MRSA Found in 4% of Healthcare Workers; Most Are Healthcare-Related Strains

Emma Hitt, PhD

April 06, 2010

April 6, 2010 (Atlanta, Georgia) — Approximately 4% of healthcare workers tested positive for methicillin-resistant Staphylococcus aureus (MRSA) in a large screening effort, a new analysis reports.

Carlos Guerra, MD, from the Brody School of Medicine at East Carolina University in Greenville, North Carolina, presented the findings here at the Fifth Decennial International Conference on Healthcare-Associated Infections 2010.

The researchers sought to determine the prevalence and genotypes of MRSA isolates from various groups of healthcare workers, and to evaluate the effectiveness of eradication therapy with nasal mupirocin.

Among 7894 healthcare workers who were offered screening, 3638 (46.1%) accepted and were screened with a nasal swab beginning in January 2007. The investigators analyzed the swabs for MRSA genotype, comparing MRSA isolates taken from healthcare workers involved in direct patient care with those not involved in patient care. MRSA isolates were also tested for mupirocin susceptibility.

Of the healthcare workers tested, 4.3% were MRSA-positive. Among those involved in direct patient care, 4.6% were positive; among nonclinical staff, 4.2% were positive. In addition, three quarters of healthcare workers involved in direct patient care who were positive were infected with a healthcare-related MRSA strain, compared with just over half (54%) of nonclinical staff (P ≤ .052).

Mupirocin eliminated MRSA in 75% of carriers for at least 3 months. However, 25% had carriage detected again within 3 months.

Mupirocin susceptibility testing indicated that 8.9% of initial isolates had high-level resistance and 10.3% had low-level resistance. Development of resistance was detected among 2.6% of those previously treated with mupirocin.

According to the study's principal investigator, Keith M. Ramsey, MD, from the Brody School of Medicine, finding such a low percentage of healthcare workers who were MRSA-positive was encouraging.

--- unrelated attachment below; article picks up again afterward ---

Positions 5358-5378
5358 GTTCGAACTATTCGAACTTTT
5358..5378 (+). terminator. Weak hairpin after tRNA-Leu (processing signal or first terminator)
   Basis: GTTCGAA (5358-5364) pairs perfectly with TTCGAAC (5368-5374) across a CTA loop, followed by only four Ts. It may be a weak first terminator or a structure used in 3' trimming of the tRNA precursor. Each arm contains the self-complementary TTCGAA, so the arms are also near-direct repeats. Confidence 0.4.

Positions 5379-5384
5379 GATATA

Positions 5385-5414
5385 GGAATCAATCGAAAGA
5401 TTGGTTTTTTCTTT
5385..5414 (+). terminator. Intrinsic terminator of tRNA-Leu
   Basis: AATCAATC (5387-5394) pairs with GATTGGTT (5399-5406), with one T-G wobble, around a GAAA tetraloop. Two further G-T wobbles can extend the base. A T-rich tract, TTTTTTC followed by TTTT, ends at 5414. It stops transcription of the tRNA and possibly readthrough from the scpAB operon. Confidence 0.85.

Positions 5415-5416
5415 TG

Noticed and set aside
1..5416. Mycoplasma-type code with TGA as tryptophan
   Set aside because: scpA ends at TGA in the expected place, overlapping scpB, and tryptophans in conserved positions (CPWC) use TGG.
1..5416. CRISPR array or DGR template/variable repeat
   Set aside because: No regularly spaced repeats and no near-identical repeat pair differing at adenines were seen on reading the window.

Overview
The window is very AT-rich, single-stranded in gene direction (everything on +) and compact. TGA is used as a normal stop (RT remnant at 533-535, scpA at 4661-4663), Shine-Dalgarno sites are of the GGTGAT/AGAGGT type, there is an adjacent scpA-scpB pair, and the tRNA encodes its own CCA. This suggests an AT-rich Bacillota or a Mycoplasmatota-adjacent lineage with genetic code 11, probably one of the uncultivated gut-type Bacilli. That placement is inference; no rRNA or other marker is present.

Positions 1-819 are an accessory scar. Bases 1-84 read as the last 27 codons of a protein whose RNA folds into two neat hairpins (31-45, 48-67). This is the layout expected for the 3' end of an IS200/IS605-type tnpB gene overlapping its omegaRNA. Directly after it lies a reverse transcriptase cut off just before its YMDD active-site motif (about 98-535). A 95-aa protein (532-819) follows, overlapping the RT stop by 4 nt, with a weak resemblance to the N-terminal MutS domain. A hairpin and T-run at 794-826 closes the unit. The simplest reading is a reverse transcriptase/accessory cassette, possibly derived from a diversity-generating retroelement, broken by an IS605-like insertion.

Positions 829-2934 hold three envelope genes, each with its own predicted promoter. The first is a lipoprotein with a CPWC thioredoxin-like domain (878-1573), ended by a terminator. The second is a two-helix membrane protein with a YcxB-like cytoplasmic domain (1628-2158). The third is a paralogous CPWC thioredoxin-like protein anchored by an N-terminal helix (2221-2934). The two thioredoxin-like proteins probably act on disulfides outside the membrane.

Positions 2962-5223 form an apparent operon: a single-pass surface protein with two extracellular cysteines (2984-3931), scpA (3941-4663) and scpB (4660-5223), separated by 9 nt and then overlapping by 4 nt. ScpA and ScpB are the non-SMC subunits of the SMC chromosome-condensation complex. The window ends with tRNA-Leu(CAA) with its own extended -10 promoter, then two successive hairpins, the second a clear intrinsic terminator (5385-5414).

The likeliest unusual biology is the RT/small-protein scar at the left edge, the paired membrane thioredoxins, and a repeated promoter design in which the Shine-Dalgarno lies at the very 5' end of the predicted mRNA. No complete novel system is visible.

"At our institution, we have had tremendous success in preventing both surgical-site infections and device-related infections using universal admission MRSA screening of all patients and voluntary screening of staff," Dr. Ramsey told Medscape Infectious Diseases. It is difficult to separate "the impact of screening and eradicating MRSA carriage from the staff from that of the patients," he said.

According to Kerri A. Thom, MD, MS, assistant professor of epidemiology and preventive medicine from the University of Maryland in Baltimore, other studies have shown a similar rate of MRSA carriage in healthcare workers.

"An interesting finding is that 54% of [healthcare workers] without direct patient care were harboring hospital-acquired MRSA strains, suggesting that, in this setting, transmission of hospital-acquired strains is occurring outside of direct patient care areas," she said.

"This would be unusual based on the current literature," she told Medscape Infectious Diseases.

Dr. Thom emphasized that all healthcare workers should practice Standard Precautions when caring for patients. "By following these guidelines, healthcare workers are protecting both themselves and their patients from the transmission of potential pathogens."

This study was not commercially funded. Dr. Guerra and Dr. Thom report no relevant financial relationships. Dr. Ramsey reports being a consultant for BD GeneOhm, and serving on the speakers' bureau for MedImmune, Cubist, and OrthoMcNeil.

Fifth Decennial International Conference on Healthcare-Associated Infections (ICHAI) 2010: Abstract 682. Presented March 20, 2010.


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